I have learned over these past 5 years that my being trans–in my particular case–and, for better or for worse, is only a beginning to the discovering/uncovering of who I am, and there isn’t a finish line to this journey, and the journey is wondrous, terrifying, full of laughter, full of loss, full of gain, full of joy, full of anger, full of shame, full of power, full of gratitude, full of healing and pain, full of possibilities and opportunities, full on the kind of emptiness that is crucial to being a vessel for authenticity and for good.

Coming out, for me, was really more of a coming down–as in descending, incarnating into my body for the first time. It was the embodiment of fire in wood. It was also more of a coming up, as in the cicada nymph having no choice but to allow the light to draw it skyward. And magically, it was also a certain kind of coming in. As the revelation of who I was blossomed into the world, its roots found soil in my heart, and my own self-compassion turned inwards to treasure and protect the truth of me in ways neither you or I will ever fully know.

Coming out was also the acceptance of how powerful I am, how resilient. It was embracing that being a shapeshifter is holy. It was honoring and feeding a ferocity that for too long lay hidden, afraid, and directionless. It was accepting that coming out later in life, for better or for worse, makes me an elder, a crone, a warrior who will fight for the young with my new found claws and teeth.

Coming out has also made my life far more threatening to those around me than it was when I thought I was a cis male. Surrendering male privilege in this society threatens people in strange, outlandish, and very real, dangerous ways.

Know this: if my coming out was a choice I may have very well not come out. I am not that brave, but I have to be now.

My coming out, however, wasn’t a choice. It was, as mentioned above, the giving birth to myself; it was Joseph midwifing me into the world.

The only thing I can control now is how I outwardly present who I am, and how I choose to use the new-found power that lives within me. And sometimes choosing to hide is the wisest, bravest thing I can do.

And even as my wings continue to grow and there are times I can spread them, like an angel, I am very conscious that the more I fly, the more I soar, like a hawk searching for those that would harm the fledglings– the more vulnerable I am to violence, hate, discrimination, and marginalization.

So, while Coming Out Day can be a day of celebration, it can also be a day of reckoning; a day where one’s destiny suddenly unfolds before them, like an unstoppable river. And this can bring joyous freedom and excitement, and it can also bring churning fear of what might happen next. It can also bring a deep sense of inner crisis, isolation, and the need to hunker down for a bit to grow into the truth.

Know this, my blessed allies–Coming Out Day is a very big day indeed with repercussions that will be felt the rest of our lives, and so, we need you. Please continue to make this world safer and safer for people like me and to the young ones coming after. I know you will, because you too, are brave. Please also continue to make the world safer for older trans people like me to come out later in life.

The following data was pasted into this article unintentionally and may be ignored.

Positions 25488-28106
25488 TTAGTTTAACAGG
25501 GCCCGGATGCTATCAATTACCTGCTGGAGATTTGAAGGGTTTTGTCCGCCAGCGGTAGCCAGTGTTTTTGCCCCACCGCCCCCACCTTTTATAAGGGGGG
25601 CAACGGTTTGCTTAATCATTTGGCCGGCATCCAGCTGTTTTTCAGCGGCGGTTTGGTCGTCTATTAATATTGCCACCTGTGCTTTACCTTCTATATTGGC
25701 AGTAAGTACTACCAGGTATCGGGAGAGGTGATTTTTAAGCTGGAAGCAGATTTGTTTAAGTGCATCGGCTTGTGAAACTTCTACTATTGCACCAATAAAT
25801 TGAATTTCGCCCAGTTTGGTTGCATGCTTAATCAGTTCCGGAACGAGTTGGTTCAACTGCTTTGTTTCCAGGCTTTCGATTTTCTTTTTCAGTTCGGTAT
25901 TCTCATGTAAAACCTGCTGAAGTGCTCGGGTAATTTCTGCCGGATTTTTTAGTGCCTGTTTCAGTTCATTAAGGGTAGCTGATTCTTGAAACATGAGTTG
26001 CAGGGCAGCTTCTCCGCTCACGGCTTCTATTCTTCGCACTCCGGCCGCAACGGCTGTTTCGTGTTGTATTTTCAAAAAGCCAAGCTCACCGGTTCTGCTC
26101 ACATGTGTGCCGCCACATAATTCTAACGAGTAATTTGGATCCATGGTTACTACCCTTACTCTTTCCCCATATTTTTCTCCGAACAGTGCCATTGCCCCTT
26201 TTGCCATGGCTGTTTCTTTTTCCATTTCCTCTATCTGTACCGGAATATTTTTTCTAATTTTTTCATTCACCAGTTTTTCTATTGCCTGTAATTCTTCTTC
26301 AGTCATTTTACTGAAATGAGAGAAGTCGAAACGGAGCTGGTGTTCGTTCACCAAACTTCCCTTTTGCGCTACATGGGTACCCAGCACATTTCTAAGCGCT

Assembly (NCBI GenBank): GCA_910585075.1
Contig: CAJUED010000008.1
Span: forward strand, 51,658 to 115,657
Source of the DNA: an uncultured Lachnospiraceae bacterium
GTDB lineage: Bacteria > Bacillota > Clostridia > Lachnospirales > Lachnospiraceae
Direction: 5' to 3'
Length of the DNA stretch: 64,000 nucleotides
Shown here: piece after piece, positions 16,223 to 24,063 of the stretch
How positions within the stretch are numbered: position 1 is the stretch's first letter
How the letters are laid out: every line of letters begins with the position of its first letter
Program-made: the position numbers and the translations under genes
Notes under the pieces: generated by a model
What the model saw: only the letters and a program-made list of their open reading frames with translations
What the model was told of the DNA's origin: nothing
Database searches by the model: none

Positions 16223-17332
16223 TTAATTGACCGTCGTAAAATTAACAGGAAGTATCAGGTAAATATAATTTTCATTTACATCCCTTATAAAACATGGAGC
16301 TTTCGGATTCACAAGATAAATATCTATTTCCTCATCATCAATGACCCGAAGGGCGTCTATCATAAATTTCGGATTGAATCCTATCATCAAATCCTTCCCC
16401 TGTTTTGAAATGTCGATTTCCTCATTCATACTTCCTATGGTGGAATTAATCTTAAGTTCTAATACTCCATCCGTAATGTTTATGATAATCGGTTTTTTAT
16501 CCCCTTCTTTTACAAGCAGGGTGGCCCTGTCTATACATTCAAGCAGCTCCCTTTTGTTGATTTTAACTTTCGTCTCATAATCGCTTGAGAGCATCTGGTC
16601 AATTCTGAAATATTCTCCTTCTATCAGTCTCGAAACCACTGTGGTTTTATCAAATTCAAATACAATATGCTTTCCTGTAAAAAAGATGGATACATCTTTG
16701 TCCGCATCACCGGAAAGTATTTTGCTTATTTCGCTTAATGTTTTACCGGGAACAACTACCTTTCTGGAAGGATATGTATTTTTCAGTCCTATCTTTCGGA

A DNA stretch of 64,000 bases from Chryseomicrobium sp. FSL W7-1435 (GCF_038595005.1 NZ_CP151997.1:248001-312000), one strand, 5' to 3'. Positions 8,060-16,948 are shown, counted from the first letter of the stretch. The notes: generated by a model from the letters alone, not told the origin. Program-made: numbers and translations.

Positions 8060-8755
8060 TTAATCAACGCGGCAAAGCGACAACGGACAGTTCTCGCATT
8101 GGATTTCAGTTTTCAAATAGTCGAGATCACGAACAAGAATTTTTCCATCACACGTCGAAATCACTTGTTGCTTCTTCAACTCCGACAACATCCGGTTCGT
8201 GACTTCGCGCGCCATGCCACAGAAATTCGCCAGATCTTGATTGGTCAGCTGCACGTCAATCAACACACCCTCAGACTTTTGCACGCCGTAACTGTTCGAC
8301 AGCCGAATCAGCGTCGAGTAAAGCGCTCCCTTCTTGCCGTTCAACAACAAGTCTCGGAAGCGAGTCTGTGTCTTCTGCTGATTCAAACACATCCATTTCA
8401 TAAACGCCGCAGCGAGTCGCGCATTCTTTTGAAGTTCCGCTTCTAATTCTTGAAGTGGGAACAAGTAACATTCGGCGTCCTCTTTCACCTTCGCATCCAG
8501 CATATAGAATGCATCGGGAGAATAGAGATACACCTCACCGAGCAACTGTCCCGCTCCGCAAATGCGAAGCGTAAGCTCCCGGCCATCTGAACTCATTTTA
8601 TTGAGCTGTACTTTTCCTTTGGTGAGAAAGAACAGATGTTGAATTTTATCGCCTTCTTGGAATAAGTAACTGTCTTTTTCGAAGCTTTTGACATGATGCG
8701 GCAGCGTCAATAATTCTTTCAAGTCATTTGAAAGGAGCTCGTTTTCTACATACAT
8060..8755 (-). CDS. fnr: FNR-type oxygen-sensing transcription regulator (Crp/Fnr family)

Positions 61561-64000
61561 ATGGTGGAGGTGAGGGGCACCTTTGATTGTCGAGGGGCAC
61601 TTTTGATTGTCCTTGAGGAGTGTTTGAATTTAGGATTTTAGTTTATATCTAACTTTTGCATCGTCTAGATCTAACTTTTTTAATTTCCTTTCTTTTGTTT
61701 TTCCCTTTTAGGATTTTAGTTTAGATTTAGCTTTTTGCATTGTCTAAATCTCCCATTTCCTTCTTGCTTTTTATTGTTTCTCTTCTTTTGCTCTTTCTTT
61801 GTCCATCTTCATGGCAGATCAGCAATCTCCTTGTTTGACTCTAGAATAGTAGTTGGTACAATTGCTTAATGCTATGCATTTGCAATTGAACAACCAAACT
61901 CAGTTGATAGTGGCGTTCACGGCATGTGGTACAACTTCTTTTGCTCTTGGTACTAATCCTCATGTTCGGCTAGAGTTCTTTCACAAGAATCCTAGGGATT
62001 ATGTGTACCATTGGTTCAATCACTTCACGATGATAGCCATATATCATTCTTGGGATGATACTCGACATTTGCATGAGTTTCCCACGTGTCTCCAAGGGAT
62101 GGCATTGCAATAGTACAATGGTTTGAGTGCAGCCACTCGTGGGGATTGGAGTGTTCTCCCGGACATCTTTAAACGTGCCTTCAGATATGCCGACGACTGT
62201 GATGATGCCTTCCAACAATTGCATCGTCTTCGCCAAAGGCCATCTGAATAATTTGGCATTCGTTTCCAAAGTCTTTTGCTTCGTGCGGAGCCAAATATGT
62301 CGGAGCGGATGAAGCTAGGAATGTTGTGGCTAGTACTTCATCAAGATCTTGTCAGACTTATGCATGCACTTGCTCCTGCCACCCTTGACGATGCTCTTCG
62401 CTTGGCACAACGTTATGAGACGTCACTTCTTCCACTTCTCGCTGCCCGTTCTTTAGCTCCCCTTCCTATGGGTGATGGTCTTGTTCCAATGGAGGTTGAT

And remember all of you seasoned, professional queers–remember what Coming Out Day was for you, and never forget how scary it can be. Protect each other. Celebrate each other. Remove the gates so gatekeepers have nothing else to do but turn away and grow into better people.

So, there it is. It’s Coming Out Day. I am a transgender woman who presents somewhat non-binary, and uses she/her pronouns. I am, every day, newly born, and, for better or for worse, I am not going anywhere.

 

 

 


 


While You Are Not Obligated, By Radiance Angelina Petro

While You Are Not Obligated

By

Radiance Angelina Petro

(Using my own words as well as words

found in The Dictionary of Shipping Terms and Phrases,

by Edward F. Stevens, pub. 1947)

 

 

You are sufficient, seaworthy,

you have tendered time

its disbursements of grief,

your tears have perfected your sight

enough, you have recouped

the solvency of the spirit,

your manifest includes hope’s readiness.

 

Now, against all risk, enter outward,

for there is yet the safety of adventure,

and you now sail unenclosed waters.

 

Mooring ropes, as you know,

wear thin, and there are ships

drifting at sea, others are icebound,

nearly inaccessible, waiting

for the frost-feathered gull

to drop the notice of abandonment.

 

There are plenty of lighthouses along the shore.

What is needed are lightships willing

to take the lost alongside, to pass provisions,

to touch and stay, and lead them

to believe out of the starless night,

and into the harbor of taverns and song,

where they can, unladdened and free

of encumbrances, reinterpret themselves

back into the land of the living.